Capital Beltway tabbed for major improvements

January 10, 2019

Those who commute on Harrisburg’s Capital Beltway received good news as we rang in the new year, with PennDOT announcing a couple of big-ticket projects involving Interstates 83 and 81 and Route 581.

Plans call for widening I-83 to 12 lanes – six in each direction – between Paxton and Second streets. A new interchange would be built at Cameron Street, and the 13th and Paxton street interchanges would be eliminated.

PennDOT said the goals are to relieve congestion and improve safety.  Officials estimate the cost at $700 million, and the work would be done between 2022 and 2030, although preliminary engineering has already begun.

The I-81 work would turn most of the 89-mile stretch between the Maryland line and I-78 into a six-lane highway. The traffic volume along the I-81 corridor is significantly greater than what it was designed to handle, and it is projected to continue to increase.

“The I-83 project is farther along than the I-81 project,” noted PHIA Managing Director Jason Wagner, “and it’s not clear yet where the money for I-81 will come from and when.  PennDOT said it’s hoping for federal funding, but policymakers in Washington still haven’t addressed funding needs.”



Transportation Committee chairs announced

January 10, 2019

State House and Senate leaders have announced who will chair the transportation committees for the new two-year legislative session.

In the House, Reps. Tim Hennessey and Mike Carroll are the Republican and Democratic chairs, respectively.











In the Senate, Sens. Kim Ward and John Sabatina are the Republican and Democratic chairs, respectively.










Other committee members are to be named in the coming weeks.



PennDOT Ends 2018 with $2.5 billion in Contract Lettings

January 9, 2019

PennDOT finished the 2018 calendar year with over $176 million in project lettings in December according to numbers compiled by the Associated Pennsylvania Constructors (APC).  As a result, PennDOT, finished the year with just over $2.519 billion in project lettings.  At the end of 2017, PennDOT bid a total of $2.578 billion in projects.  PennDOT forecasted the 2018 letting program to be $2.5 billion but they anticipate a drop to $2.2 billion for 2019.

As in year’s past, PHIA will continue to track contract lettings on a monthly basis.

To view the full December letting report and year comparisons, click the link below.

December Letting Report* (PDF)


*The report lists the total contracts awarded at each letting date, a comparison to the same period in the previous calendar year, and letting adjustments made since the previous month. PHIA staff will track PennDOT lettings throughout the year and provide monthly update.


Coalition to develop regional transportation carbon-reduction policy

December 21, 2018

Pennsylvania is among a coalition of nine states and the District of Columbia that will participate in developing a regional low-carbon transportation policy proposal to cap and reduce carbon emissions from transportation fuels.

Called the Transportation & Climate Initiative, its goals are to develop a cleaner transportation system that reduces congestion, promotes walking and bicycling, encourages greater use of public transportation, improves air quality and helps communities become more resilient to extreme weather events.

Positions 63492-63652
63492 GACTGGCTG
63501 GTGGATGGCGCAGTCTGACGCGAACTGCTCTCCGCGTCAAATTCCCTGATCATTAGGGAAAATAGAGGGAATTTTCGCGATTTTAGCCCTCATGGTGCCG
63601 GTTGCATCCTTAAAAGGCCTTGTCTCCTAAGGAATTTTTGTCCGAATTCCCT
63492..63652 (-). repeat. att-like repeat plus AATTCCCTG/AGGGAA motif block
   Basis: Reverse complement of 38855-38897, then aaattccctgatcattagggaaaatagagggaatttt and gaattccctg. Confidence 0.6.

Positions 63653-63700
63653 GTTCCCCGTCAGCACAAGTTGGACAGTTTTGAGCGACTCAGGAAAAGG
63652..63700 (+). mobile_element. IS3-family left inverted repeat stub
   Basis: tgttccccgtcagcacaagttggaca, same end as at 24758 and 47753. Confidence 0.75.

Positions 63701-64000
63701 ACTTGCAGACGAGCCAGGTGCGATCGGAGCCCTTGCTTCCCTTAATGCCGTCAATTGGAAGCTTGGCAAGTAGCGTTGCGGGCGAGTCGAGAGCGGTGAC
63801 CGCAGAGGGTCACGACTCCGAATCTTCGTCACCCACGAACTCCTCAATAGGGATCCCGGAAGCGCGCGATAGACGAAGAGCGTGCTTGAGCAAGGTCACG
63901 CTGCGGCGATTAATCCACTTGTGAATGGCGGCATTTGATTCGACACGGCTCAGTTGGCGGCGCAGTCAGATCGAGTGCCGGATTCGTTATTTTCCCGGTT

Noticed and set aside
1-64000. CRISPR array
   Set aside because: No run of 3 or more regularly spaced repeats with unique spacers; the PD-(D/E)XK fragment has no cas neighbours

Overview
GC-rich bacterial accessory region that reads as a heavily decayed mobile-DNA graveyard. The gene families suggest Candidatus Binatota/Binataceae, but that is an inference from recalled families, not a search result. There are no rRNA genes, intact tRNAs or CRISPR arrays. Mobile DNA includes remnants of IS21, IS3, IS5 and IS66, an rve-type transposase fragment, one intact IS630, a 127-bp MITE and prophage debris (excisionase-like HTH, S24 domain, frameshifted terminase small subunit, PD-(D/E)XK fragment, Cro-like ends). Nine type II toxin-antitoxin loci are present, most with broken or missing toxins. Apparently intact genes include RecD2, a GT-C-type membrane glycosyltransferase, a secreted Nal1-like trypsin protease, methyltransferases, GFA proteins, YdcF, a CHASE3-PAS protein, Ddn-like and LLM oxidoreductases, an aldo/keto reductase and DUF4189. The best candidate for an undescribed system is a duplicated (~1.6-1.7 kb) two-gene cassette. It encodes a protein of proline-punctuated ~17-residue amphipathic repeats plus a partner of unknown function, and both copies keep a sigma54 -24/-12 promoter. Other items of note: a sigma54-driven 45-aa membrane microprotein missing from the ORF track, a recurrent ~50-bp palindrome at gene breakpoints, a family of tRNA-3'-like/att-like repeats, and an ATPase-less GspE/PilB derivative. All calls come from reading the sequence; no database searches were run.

According to TCI, emissions from transportation account for the largest portion of the region’s carbon pollution, and a recent report by the Intergovernmental Panel on Climate Change concluded that ambitious reductions are needed within the next decade to avoid dangerous impacts to public health, infrastructure and the environment.

The resulting “cap-and-trade” system could look much like the one in California, which began including transportation in its emission reduction program in 2015. That state’s fuel wholesalers are required to purchase emission permits, and the cost is rolled into fuel prices at the pump. The market encourages lower consumption as prices rise. Read more


Wolf administration begins search for public transit solution

December 4, 2018

Faced with the expiration of a $400 million subsidy from the Turnpike for public transportation, the Wolf administration is beginning to set the stage for replacing that revenue.

PennDOT Secretary Leslie Richards, at the Associated Pennsylvania Constructors Fall Conference last month, outlined the Commonwealth’s transportation funding needs, asserting that the $3.5 billion annual funding gap calculated in 2010 will have more than doubled by 2020 unless policymakers act. She said public transportation funding is the Commonwealth’s most pressing transportation need.

Then, last week, Governor Wolf said he supports changing the transportation funding method to relieve the burden on the Turnpike.

The combination of two legislative measures – one in 2007 and the other in 2013 – provided for a $450 million subsidy to public transportation and resulted in toll increases every year. The Turnpike has greatly increased its debt.

“I think there’s bipartisan support for actually taking a look at that, because I think we all recognize that’s unsustainable,” the governor said. “People using the turnpike are paying too much. The turnpike really is driving business away.”

Under the funding arrangement, $400 million of the subsidy will disappear by 2023 at the latest.  A lawsuit filed by an independent truckers’ organization could hasten the subsidy’s demise.

“Nobody has come up with a specific solution yet, and it won’t be easy,” said PHIA Managing Director Jason Wagner. “It’s encouraging to see the administration launch the process.”